The balance…Are Events An Effective B2B Marketing Channel?

10 02 2010

I have been reading some great blog posts recently suggesting that conferences are becoming a dying breed.  It’s provided some great food for thought, here’s some snypets:

  • You can’t charge people to sit in the audience and charge people to sit on the stage at the same time and make them all happy. From Chris Keiff at 1goodreason
  • TED and the notion of abstract conceptual thought from Seth Godin. Who often riffs about how conferences could be better – Thanks for the tips!
  • Why Hub Spot wont’ exhibit at trade shows anymore from Hub Spot Blog. Which generated some amazing comments.
  • It also reminded me of this study from British Airways and HBR. Manaing Across Distance in Todays Economic Climate: The value of face-to-face meetings.
  • All wrapped up by an interesting piece in this month communicate magazine (A Middle East Advertising Age with a poor website, so no link) on event marketing, that said “as a general guide the actual cost of your sponsorship should be one third of the total budget because you need to have sufficient funds to leverage it.”

We live in fascinating times… The digital marketing revolution is killing off so many traditional and ultimately ineffective marketing channels that you start to wonder are events next?

The difference is a “good” event, leveraged properly will always give you a fantastic ROI.

However, As event organizers (full disclosure –  I work for IQPC one of the worlds biggest (& best in my opinion) conference organizers) we must come up with a format that matches today’s fast paced world, the days of powerpoint presentations in dark rooms are most likely numbered. The mix of new innovative formats leveraging technology, solid topic research and challenging speakers will always create a powerful experience that allows people to both learn and network (face to face).

Balacing that with the reality of the costs, means sponsors are also central to the whole experience. Their involvement, handled correctly does not mean the delegates have to sit and listen to pitches. I attended a Hub Spot event in San Francisco last year, it was full of vendors, and to everyone’s credit, barely a pitch to be heard, I meet some great people, the format was energising and I had pages and pages of notes, all of which galvenized my thinking and has been driving change in our ogranization every since.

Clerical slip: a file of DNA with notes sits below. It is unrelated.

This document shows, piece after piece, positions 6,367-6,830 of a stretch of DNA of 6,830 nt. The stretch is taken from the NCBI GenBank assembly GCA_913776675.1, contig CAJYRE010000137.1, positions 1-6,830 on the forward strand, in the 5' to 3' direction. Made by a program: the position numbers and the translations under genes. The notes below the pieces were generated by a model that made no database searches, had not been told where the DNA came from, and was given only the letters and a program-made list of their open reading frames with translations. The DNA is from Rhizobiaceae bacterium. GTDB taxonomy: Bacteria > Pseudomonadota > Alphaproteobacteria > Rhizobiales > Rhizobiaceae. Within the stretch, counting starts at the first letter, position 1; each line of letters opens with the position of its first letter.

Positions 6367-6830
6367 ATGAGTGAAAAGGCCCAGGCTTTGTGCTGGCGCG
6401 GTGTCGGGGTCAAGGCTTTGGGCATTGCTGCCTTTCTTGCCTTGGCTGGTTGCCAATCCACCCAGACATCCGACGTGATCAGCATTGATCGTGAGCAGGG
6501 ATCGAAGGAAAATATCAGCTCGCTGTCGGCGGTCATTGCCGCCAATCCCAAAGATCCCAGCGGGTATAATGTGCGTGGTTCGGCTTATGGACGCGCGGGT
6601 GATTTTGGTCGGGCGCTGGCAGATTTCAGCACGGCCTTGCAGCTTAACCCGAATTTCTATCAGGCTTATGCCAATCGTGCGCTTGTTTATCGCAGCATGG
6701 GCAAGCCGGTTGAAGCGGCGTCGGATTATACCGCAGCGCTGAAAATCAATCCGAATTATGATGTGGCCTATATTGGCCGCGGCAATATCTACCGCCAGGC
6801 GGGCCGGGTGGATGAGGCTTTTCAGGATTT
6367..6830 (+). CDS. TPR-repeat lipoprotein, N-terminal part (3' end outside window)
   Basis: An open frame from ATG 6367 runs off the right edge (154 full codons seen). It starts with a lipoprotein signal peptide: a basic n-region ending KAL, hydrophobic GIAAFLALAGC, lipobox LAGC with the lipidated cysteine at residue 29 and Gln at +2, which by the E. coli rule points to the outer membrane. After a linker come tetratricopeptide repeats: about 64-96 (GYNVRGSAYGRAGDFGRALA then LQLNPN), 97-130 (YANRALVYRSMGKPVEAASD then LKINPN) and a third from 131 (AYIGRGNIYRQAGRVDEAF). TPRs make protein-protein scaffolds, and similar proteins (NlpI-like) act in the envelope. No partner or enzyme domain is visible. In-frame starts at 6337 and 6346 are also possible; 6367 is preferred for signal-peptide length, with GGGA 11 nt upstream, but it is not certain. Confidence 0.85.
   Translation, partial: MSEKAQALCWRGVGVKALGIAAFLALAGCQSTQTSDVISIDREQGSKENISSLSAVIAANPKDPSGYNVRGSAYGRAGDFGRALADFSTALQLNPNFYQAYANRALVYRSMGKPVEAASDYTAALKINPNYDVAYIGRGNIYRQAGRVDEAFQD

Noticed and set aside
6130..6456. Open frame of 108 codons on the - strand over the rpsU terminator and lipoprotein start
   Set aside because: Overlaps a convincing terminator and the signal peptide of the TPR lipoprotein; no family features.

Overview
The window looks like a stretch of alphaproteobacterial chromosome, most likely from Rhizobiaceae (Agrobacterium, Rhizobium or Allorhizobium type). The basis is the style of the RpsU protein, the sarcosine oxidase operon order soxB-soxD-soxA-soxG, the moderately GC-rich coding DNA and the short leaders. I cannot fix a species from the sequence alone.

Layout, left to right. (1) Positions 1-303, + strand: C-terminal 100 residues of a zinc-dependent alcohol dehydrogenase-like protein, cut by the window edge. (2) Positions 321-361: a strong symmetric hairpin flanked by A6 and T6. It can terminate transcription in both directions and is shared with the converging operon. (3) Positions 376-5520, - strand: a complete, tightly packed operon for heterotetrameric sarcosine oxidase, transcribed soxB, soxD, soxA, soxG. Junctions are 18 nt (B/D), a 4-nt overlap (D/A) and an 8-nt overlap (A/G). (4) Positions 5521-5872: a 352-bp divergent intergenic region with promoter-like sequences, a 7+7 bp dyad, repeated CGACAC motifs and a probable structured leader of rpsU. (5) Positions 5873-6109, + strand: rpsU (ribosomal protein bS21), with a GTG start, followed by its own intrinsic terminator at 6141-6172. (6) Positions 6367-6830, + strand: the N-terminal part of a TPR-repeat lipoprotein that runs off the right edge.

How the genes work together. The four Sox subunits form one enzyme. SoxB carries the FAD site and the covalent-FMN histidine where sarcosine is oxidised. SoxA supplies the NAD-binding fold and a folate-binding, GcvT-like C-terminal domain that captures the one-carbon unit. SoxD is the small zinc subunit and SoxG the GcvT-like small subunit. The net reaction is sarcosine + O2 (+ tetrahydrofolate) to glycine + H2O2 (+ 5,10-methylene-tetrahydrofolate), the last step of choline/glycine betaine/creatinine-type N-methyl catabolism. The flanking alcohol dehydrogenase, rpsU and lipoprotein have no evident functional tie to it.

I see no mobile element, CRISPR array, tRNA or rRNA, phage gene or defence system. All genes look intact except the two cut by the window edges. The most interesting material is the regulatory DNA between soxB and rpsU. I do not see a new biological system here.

I experienced, first hand the power of a good event, and it included sponsors, lot’s of them! I think with all the focus on digitial marketing, social media etc, having a strong link to the physical world (a face2face tie in) is more important than ever.




5 responses

10 02 2010


11 02 2010
Anthony Permal

Virtual events are the future. If I can log on to Youtube or a similar site or even an IQPC future site, pay by credit, put on my headphones, grab a Coke and sit back to enjoy the sessions, I will.

The events industry IMHO is going in two directions: stagnation for those sticking to traditional events (including events-marketing whether digital or not), and booming for the virtual industry.

Target audiences of all ages are now more mobilised than ever. If the majority of the delegates attending a traditional 50 to 100 man event is on his blackberry 90% of the time at the event, I’d rather him be reading or following my virtual event on that blackberry instead.

11 02 2010

Hi AP,

Thanks for the post, but not sure I agree with you re virtual events….. Hard to shake hands virtually.

The last virtual show I attended was also a bit weak, the technology still has a way to go, in my opinion!

Regards, Jason

12 02 2010
10 Thought Provoking Event Marketing Quotations | Starshot - Strategic Event Marketing

[…] to the Nomad Marketer for inspiring this […]

14 02 2010
Chris Archer

I don’t believe the digital revolution is killing off traditional business channels like conferences.

Though one could argue that online news is killing off print publications, the experience of reading the newspaper can’t be replicated by clicking through weblinks and staring at a monitor.

Let’s not forget that conference’s are driven by the networking potential they create. Get the right people in the room, and the industry will come.

I agree with Anthony too – virtual events are the way of the future, not the only way though. This is why IQPC runs many webinars for business professionals to engage with and learn by simply: “put on my headphones, grab a Coke and sit back to enjoy the sessions”…thanks Anthony.

I think the future of business events exists somewhere in the middle.

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